Garda to send armed support to Cavan after Lunney attack
Commissioner Drew Harris says definite lines of enquiry being pursued
Garda commissioner Drew Harris (right) and Chief Constable of the PSNI Simon Byrne speak to the media during the cross-border conference on organised crime at the Slieve Russell Hotel, Co Cavan. Photograph: Brian Lawless/PA Wire
Definite lines of enquiry are being pursued in the investigation into the abduction and attack on Fermanagh businessman Kevin Lunney, the Garda Commissioner has said.
Drew Harris said the investigation was “progressing”, but said he believed there was “more out there we can know” and appealed to the public again to come forward with information.
He also said that from Monday a Garda armed support unit would be based in Cavan.
Kevin Lunney, a senior executive with Quinn Industrial Holdings (QIH) in Derrylin, Co Fermanagh, was snatched from his car as he returned home on September 17th. He was held captive, tortured and brutally beaten before being dumped by the side of the road in Cornafean, Co Cavan, more than two hours later.
According to Garda sources, the gang suspected of his abduction is criminal rather than paramilitary, and has members on both sides of the Border and a significant presence in Dublin.
Middle-aged man from Leinster
Gardaí believe that, under the stewardship of a middle-aged man from Leinster, the group has effectively waged a war against Irish and foreign business interests who bought parts of Seán Quinn’s former empire.
Minister for Justice Charlie Flanagan visited the offices of QIH in Derrylin, Co Fermanagh, on Wednesday morning. He met executives and directors, and briefed them on the investigation.
Gardaí on Wednesday issued a specific appeal in connection with what has been described as a white “hi-roof” transit-type van.
“This van is in poor repair and may have a loose screeching fan belt,” a Garda spokesman said, and had a “distinctive painted red floor or partially red floor in the rear cargo area”.
“An Garda Síochána would like to speak to any person who knows of a similar vehicle, its current whereabouts or any person who knows who may have had access to that vehicle on the evening of Tuesday September 17th, 2019,” the spokesman said.
The Taoiseach called on Facebook to reconsider its community standards after it emerged that QIH has contacted the Garda and PSNI with a formal request to obtain data in connection with Facebook pages which published material about the company’s executives.
“I really think that Facebook needs to rethink its standards in that regard in the light of these events,” Leo Varadkar said.
He said the Government was “very much focused on securing arrests and securing convictions and bringing people to justice,” and said about 150 extra gardaí had been assigned to the Northern region in the past two years.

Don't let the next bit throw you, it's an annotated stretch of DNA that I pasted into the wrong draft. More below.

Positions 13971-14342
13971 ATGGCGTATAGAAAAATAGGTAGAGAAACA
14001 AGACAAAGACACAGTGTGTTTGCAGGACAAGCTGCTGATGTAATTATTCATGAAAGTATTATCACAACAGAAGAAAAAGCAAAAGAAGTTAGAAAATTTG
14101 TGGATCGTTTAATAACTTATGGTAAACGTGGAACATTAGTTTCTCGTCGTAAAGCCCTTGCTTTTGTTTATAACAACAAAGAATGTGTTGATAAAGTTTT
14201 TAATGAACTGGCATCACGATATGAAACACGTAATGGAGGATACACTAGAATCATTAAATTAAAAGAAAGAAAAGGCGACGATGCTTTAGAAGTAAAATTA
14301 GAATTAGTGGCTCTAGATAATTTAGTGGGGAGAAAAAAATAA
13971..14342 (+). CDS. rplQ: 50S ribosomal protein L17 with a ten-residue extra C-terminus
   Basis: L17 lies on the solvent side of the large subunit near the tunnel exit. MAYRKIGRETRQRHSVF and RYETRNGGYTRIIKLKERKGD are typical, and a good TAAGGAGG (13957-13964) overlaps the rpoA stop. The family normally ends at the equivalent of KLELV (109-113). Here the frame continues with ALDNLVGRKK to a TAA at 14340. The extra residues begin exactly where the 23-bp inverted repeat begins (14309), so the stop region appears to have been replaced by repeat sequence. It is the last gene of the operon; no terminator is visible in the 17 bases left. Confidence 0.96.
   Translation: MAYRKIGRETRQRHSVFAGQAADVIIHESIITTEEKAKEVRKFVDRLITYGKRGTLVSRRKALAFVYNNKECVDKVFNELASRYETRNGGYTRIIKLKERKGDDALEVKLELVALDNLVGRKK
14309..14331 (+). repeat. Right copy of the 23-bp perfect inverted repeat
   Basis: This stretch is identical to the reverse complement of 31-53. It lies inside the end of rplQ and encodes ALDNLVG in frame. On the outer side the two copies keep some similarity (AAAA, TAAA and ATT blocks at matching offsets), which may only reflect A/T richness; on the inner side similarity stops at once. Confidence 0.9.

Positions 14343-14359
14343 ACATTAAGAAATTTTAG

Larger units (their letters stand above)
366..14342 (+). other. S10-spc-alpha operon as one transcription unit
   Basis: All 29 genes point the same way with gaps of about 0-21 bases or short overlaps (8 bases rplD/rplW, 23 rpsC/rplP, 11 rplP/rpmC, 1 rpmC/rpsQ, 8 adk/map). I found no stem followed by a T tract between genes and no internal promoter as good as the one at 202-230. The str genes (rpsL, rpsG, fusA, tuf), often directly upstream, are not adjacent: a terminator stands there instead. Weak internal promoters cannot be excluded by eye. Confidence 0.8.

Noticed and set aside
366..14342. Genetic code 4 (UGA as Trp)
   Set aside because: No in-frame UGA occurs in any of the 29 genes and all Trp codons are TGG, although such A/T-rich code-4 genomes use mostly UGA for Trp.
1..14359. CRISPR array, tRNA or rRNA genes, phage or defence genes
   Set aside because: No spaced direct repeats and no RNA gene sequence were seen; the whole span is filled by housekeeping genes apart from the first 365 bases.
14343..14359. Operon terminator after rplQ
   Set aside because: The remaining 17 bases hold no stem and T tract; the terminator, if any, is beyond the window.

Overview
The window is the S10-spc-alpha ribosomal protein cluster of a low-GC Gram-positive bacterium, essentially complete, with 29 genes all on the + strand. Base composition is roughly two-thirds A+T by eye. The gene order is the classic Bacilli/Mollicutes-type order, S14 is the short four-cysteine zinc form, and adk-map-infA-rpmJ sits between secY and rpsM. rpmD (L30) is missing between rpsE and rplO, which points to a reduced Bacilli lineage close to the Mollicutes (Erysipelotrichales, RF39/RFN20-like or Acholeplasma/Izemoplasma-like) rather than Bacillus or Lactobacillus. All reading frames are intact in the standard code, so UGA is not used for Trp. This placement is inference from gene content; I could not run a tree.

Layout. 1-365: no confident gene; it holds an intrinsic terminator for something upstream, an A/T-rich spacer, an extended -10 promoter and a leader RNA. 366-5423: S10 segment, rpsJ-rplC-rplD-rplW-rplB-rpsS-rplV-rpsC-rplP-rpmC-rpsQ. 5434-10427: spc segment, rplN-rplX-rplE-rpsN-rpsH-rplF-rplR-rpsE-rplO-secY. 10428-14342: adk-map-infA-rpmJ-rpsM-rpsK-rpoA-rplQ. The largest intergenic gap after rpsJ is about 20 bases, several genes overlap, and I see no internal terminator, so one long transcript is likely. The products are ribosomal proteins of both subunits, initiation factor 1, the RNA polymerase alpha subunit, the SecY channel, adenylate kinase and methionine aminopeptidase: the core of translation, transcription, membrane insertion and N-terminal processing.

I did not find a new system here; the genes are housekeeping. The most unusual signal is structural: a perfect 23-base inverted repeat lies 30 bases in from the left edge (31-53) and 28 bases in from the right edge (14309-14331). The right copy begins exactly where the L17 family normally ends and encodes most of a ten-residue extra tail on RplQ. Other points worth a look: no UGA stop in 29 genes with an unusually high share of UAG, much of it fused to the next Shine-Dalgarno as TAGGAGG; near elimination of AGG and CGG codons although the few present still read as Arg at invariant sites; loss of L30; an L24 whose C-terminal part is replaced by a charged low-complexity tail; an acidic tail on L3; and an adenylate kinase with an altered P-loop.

Speaking to reporters during a cross-border conference on organised crime, which was held in Ballyconnell, Co Cavan on Wednesday, Garda Commissioner Drew Harris rejected the suggestion police had “failed” Mr Lunney, his family and his colleagues by failing to secure prosecutions against those involved in previous incidents of intimidation.
“I do not accept the proposition in any respect,” he said, and added that arrests had been made and files sent to the DPP. The investigation into these incidents, he said, was “ongoing” and An Garda Síochána was “committed to resourcing Cavan and Monaghan”.
He said a specific operation had been in place, in conjunction with the PSNI, to investigate the intimidation of and attacks against QIH management, and there was “a single point of contact for QUI in terms of concerns that individuals may have had in respect of threats to them or attacks”.
He said: “Obviously people are scared and worried but even with that background we have a good relationship with the community.
“This will stand us in good stead in terms of receiving information.
“It think there’s more out there that we can know, and again I would ask the public to come forward with whatever information they might have.
Law and order
“We are here as the forces of law and order.”
Law and order “will prevail”, he added, “and free the community from the fear of this particular group”.
Mr Harris refused to be drawn on the makeup of the group, and said only that he would not “add to that speculation other than to say they are vicious individuals based on the nature of the attack.
“They had some degree of organisation, there is no doubt of that,” he said. “They will hopefully stand and face charges in respect of this despicable attack.”
Speaking alongside the Garda Commissioner, the PSNI chief constable Simon Byrne said 190 police officers were being put into Border areas “to raise our levels of visibility and reassurance”.
“This particular escalation of violence came out of nowhere,” he said. “Self-evidently there has been an awful attack on an individual and it is too early yet for the hindsight test to see what could have been done differently in terms of the nature of the threat we thought we were dealing with at the time.”
Mr Flanagan told reporters that he acknowledged there had been “a history of intimidation” on the area, and said investigations were ongoing and arrests have been made.
“Nobody in our community is above the law,” he said, “and what we are seeing now is an intensified investigation for and on behalf of An Garda Síochána here in Cavan and also on the part of the PSNI.
“No stone will be left unturned to bring these people to justice,” he said.